Thanks, Ryan, for suggesting that we discuss Rachel Held Evans' book Evolving in Monkey Town at our next Philosophy Foosball lunch—I think this is a great idea! Thanks, too, for your brief review of RHE's book and for the concerns you raise. You raise some important questions.

Jeff, you raise some important questions too! Conscience (which I take to be a source of insight into the moral realm) can be, as you note, deadened by sin, twisted by misinformation, and confused with other feelings; it also needs help from God's Spirit. Still, I would add that just because the bathwater is dirty—even very dirty—we shouldn't throw out the baby. In spite of problems, our faculty for insight into truths of the moral realm may still operate, albeit fallibly and to some degree. To misuse Scripture somewhat: We see through a glass darkly, but we still see something—which is significant.

I (along with other Providence faculty) donated a copy of RHE's Monkey Town for students to read. Below—in the next comment—are the comments and questions I left in my book’s cover (other faculty were asked to leave comments and questions in their respective books, too).

At this Friday’s Philosophy Foosball lunch, we should talk about Ryan’s, Jeff’s, my—and others’—comments. Surely, this might be an axiom of philosophy: Good food to eat + good food for thought = good times.

See you on Friday!

Hendrik van der Breggen said...

Thoughts and Questions about Rachel Held Evans’ Evolving in Monkey Town, by Dr. Hendrik van der Breggen

1. I appreciate Rachel Held Evans' strong call to practice faith, but I question whether this requires a turn from doctrine. Shouldn't doctrine inform how we practice? Does RHE's view require implicit doctrine (knowledge/ information) about Christ so we can live like Christ?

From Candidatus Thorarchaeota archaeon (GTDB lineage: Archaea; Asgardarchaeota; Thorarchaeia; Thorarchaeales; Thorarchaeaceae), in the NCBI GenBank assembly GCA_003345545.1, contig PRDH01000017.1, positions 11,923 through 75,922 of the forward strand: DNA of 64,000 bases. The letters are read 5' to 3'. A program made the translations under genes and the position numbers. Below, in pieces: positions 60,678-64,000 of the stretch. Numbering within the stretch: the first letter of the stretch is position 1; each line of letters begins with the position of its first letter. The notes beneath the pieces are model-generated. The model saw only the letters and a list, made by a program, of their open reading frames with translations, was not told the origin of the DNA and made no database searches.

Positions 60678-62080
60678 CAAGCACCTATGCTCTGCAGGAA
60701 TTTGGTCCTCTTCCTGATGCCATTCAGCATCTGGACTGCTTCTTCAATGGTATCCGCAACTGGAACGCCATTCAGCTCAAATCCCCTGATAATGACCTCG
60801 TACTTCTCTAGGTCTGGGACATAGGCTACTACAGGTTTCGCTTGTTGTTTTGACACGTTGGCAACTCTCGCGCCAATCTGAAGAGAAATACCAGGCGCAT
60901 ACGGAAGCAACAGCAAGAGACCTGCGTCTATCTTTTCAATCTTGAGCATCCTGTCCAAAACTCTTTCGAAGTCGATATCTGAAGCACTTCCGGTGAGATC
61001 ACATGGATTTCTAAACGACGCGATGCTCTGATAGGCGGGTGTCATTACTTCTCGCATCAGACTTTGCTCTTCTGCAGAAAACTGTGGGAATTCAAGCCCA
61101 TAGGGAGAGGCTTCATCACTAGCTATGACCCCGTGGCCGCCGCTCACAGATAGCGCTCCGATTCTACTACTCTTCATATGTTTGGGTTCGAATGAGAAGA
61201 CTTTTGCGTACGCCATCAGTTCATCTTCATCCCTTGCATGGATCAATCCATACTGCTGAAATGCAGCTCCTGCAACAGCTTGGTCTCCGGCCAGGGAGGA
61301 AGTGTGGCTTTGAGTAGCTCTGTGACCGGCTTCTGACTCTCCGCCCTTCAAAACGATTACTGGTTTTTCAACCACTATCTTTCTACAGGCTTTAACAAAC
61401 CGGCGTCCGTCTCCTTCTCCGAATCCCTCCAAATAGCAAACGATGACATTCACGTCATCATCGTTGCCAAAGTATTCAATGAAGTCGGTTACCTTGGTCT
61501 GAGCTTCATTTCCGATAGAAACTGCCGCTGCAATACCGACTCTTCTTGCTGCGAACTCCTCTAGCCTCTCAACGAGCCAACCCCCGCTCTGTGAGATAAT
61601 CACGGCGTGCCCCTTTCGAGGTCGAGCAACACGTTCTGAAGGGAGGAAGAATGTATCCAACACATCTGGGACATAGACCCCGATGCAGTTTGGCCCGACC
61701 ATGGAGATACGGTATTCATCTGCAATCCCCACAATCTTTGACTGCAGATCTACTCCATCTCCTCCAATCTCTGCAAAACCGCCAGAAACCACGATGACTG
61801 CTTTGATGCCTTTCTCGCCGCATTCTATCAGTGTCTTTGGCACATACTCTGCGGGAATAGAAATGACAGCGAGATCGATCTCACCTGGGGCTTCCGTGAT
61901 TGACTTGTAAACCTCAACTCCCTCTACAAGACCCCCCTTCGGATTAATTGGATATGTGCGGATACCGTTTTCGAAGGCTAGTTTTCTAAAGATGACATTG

2. Is RHE's negative reaction to apologetics (giving reasons for the truth of Christianity to those who ask) due to apologetics poorly/ insensitively done?

3. RHE was learning and doing apologetics without having had her "skeptical eye" turned toward her own faith. Does this show that she wasn't well prepared to do apologetics? [Note plus attempt to toot Prov’s horn: In the course Philosophy of Religion, which is offered yearly at Providence, students examine truth questions and skepticism about various religious beliefs and are taught that examining such questions and skepticisms should come prior to engaging in any sort of apologetic task.]

4. The following questions fuel RHE's skeptical doubts: How could God allow evil and suffering? What about those who have never heard the Gospel? Isn't God a moral monster for commanding Joshua to commit genocide? Wouldn't I be a Muslim if I were born in a Muslim country? These are important and difficult questions, to be sure. As a philosopher with an interest in apologetics, I must point out that these questions are not at all new. I find it sad that RHE was able to obtain a [what she calls] "sophisticated" Christian education that didn't help her handle these questions. How could a good Christian education be helpful here? [Hint and plug for Providence: See my bracketed comment at end of number 3.]

5. In the face of too many Christians saying they know answers to life's tough questions (when actually they don't), RHE is correct to say that we should admit that there is much we don't know. Okay, but is there a new danger of embracing an experience-based,
practice-based, information-minimizing faith? How does this relate to Christ's command that we are to love God with all of our mind (as well as heart)?

6. RHE describes her [what Ryan Turnbull calls “uber fundamentalist”] experience in Monkey Town [Dayton, Tennessee] as a "journey from certainty to faith." I wonder if it would be better described as a journey from false beliefs to more reasonable belief based on core truths—to a mere Christianity (to borrow from C. S. Lewis).

P.S. I have left a few comments here and there in the text. Feel free to interact with my comments. Happy reading!